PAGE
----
Jason Terry is 40 years old. Yes, that's old for a professional basketball player. Yes, his contributions on the court are less impactful than they were in his younger days. Yes, he is still an extremely valuable asset to have on a team — especially a young team like the Milwaukee Bucks.
The Jet's biggest impact on the team last year turned out to be his actions off the court. Well, he was technically on the court, but he wasn't playing. You get the point. Terry's interactions with the young Bucks, most specifcally Thon Maker, were clearly valuable.
Terry's interactions with the young players on the Bucks weren't always readily noticeable — or even visible — to fans that watched Bucks games on TV. The camera obviously stays with the game action. This is where attending games in person gives you the opportunity to observe interactions between teammates on the bench; both during gameplay and during timeouts.
Sitting close enough to the bench to be within earshot and overhear player conversations during the game is a unique (not to mention exciting!) opportunity I wish every basketball fan could experience at least once. I had this opportunity a few times last year, and it gave me the chance to watch Jason Terry’s behavior on the sidelines. I have never personally seen a veteran player do what JET did all season, game after game.
Terry consistently acted as a coach, a mentor, and a motivator for his teammates. These observations were not limited to one or two games; I witnessed this behavior time and time again. I found that Terry was most active when a player would be substituted out of play. This, of course, can happen when Jason Kidd isn't happy with the play (or effort) of a particular player.
When a player would head to the bench, they were regularly greeted by Terry. He would either walk over and stand by them on the bench, or would pull them off to the area next to the bench, towards the baseline of the court. JET would then passionately go over the previous play (or plays) with that player. These talks, which were essentially impromptu coaching sessions, never came across as condescending or unwanted by the player on the receiving end. It usually wasn't a situation where the players acted sullen or annoyed by the suggestions or corrections made by Terry. More often than not, it would lead to an animated conversation where the two then broke down the opponent's offensive or defensive schemes.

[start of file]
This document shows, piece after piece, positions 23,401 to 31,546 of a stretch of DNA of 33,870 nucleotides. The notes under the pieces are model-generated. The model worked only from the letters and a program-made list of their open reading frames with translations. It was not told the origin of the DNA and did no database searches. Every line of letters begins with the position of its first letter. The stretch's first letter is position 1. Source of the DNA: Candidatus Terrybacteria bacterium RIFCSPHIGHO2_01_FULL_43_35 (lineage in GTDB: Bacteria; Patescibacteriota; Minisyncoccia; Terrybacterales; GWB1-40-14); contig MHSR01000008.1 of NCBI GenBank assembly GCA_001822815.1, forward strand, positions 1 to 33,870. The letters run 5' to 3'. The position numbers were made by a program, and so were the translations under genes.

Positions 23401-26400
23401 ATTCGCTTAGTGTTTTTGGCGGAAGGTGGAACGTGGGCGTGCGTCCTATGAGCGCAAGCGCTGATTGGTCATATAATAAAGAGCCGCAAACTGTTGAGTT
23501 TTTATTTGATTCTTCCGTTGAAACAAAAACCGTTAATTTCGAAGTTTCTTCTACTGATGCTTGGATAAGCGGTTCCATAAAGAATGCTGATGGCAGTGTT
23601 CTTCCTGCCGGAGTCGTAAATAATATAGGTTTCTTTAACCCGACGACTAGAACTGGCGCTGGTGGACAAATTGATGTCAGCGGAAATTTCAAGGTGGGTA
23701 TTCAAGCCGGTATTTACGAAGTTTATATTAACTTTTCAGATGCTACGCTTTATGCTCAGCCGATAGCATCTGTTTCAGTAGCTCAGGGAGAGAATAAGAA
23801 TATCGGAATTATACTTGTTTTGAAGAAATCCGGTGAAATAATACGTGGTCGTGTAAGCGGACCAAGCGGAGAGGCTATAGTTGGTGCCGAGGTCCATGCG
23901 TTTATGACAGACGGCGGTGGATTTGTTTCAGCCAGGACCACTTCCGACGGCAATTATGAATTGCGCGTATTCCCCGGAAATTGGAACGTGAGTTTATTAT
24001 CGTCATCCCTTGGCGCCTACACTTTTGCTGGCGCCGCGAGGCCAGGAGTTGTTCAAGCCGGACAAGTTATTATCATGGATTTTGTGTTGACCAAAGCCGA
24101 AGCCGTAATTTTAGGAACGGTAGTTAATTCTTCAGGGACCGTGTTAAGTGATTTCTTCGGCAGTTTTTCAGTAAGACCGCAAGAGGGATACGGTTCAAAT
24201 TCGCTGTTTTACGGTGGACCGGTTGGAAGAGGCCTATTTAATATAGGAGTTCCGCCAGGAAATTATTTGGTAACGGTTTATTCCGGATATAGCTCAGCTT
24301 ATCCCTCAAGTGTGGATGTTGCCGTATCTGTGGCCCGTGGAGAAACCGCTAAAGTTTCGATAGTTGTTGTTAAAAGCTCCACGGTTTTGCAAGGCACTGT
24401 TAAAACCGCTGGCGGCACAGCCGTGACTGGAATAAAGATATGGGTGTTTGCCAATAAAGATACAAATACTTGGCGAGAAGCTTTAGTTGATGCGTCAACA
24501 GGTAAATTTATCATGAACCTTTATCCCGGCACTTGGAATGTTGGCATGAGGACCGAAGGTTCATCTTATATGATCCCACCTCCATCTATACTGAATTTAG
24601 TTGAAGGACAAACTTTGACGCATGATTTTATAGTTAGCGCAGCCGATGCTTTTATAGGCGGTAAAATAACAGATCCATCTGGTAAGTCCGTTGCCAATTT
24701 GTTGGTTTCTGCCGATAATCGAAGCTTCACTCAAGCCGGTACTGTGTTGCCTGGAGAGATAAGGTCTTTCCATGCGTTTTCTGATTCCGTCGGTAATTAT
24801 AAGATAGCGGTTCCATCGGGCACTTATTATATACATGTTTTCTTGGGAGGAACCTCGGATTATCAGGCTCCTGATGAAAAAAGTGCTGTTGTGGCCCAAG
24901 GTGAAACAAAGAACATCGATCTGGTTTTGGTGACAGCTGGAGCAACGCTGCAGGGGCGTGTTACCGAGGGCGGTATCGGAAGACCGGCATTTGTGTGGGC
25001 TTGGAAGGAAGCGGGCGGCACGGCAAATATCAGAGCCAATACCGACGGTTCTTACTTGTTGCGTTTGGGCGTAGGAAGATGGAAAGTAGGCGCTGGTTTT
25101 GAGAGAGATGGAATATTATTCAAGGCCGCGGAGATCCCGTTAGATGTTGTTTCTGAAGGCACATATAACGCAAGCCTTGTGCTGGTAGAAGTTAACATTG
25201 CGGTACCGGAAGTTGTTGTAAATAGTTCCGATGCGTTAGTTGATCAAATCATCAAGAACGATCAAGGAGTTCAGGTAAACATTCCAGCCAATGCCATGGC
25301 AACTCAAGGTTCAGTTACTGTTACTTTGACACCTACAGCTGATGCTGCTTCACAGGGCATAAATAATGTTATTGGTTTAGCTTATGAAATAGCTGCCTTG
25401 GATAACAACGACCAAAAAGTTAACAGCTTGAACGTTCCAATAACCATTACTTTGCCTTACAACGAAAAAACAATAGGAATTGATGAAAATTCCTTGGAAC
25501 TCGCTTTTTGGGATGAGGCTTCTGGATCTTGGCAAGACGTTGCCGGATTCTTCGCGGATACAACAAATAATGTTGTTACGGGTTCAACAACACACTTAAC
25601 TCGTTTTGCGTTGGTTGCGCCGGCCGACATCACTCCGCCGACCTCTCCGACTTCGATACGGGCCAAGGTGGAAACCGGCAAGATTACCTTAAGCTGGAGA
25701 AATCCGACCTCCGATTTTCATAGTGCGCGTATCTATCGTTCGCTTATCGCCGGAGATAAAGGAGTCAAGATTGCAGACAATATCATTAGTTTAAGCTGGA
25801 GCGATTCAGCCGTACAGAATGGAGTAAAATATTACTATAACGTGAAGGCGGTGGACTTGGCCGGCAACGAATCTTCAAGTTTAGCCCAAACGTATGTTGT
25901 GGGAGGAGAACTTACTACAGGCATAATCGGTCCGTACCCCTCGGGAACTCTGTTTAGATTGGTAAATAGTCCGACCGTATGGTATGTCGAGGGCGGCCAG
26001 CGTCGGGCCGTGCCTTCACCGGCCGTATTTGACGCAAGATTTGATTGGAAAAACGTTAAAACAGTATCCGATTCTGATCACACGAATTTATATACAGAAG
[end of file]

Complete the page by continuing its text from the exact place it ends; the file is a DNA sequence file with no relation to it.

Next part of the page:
Jason Terry is a vet with 18 years of experience and has been to the playoffs 12 times. While it's normal (and expected) for veteran players to act as team leaders, Terry goes above and beyond. Next to in-game experience, what is arguably most valuable to young, developing players? I would say having discussions on the bench about the game as it develops from someone with nearly two decades of experience helps a ton.
JET's sideline coaching sessions and pep talks were an immeasurably valuable tool last season. Maker looked like he was often intently listening to Terry on the bench. I saw that the first thing Maker is met with when retreating to the bench is encouragement and positive feedback. Something as simple as hearing "good job!" from a veteran can be the confidence boost a young player needs. This is exactly how Terry greeted Thon and the rest of the team immediately upon their return to the bench.
There were other instances in which I watched and listened to Terry discuss game details with John Henson, who had just checked out of the game. They stood at the baseline, pointing excitedly at the court and going over the previous play, where the Bucks failed a defensive switch and allowed an easy basket. It’s clear that Terry doesn’t limit his advice to first or second year players, nor should he.
Here’s one clip I took from a further distance during the playoffs last season. In this video, Thon checks out of the game, where Terry is already standing in wait to speak with him. As the game continues, JET stands over Thon and appears to be giving him feedback regarding his play. In this instance, due to how far away I was from the court, I obviously wasn’t able to hear the conversation.
The veteran leadership Jason Terry provided was invaluable last season, and I’m so glad we were able to bring him back for another year. While I focused mainly on him passing on his knowledge to the team, there are other important aspects he brings: energy, enthusiasm, and engaging the crowd. The Jet fuels the team with his encouragement, and fuels the crowd in the way he engages with fans. There are countless examples of Terry playing to the crowd: waving his arms to get the crowd on their feet, asking for louder cheers, and other playful interactions. But don’t take my word for it, here’s another example from the preseason:
Update from American Airlines Center: Jason Terry was walking around at halftime waving to fans while eating popcorn— FrankMadden (@fmaddenNBA) October 3, 2017
A few days later while playing against the Pacers at the Bradley Center, JET decided to take a seat in the audience during the game and chatted briefly with fans.
The Jet is really a man of the people tonight!! pic.twitter.com/S33OrWf1ku— Milwaukee Bucks (@Bucks) October 5, 2017
Last season, he averaged 4.1 points, 1.4 rebounds, and 1.3 assists per game. These numbers don’t convey the true impact he had on the Bucks. Yes, numbers are important — but so is everything else Jason Terry brings. And I, for one, am excited for another season of The Jet.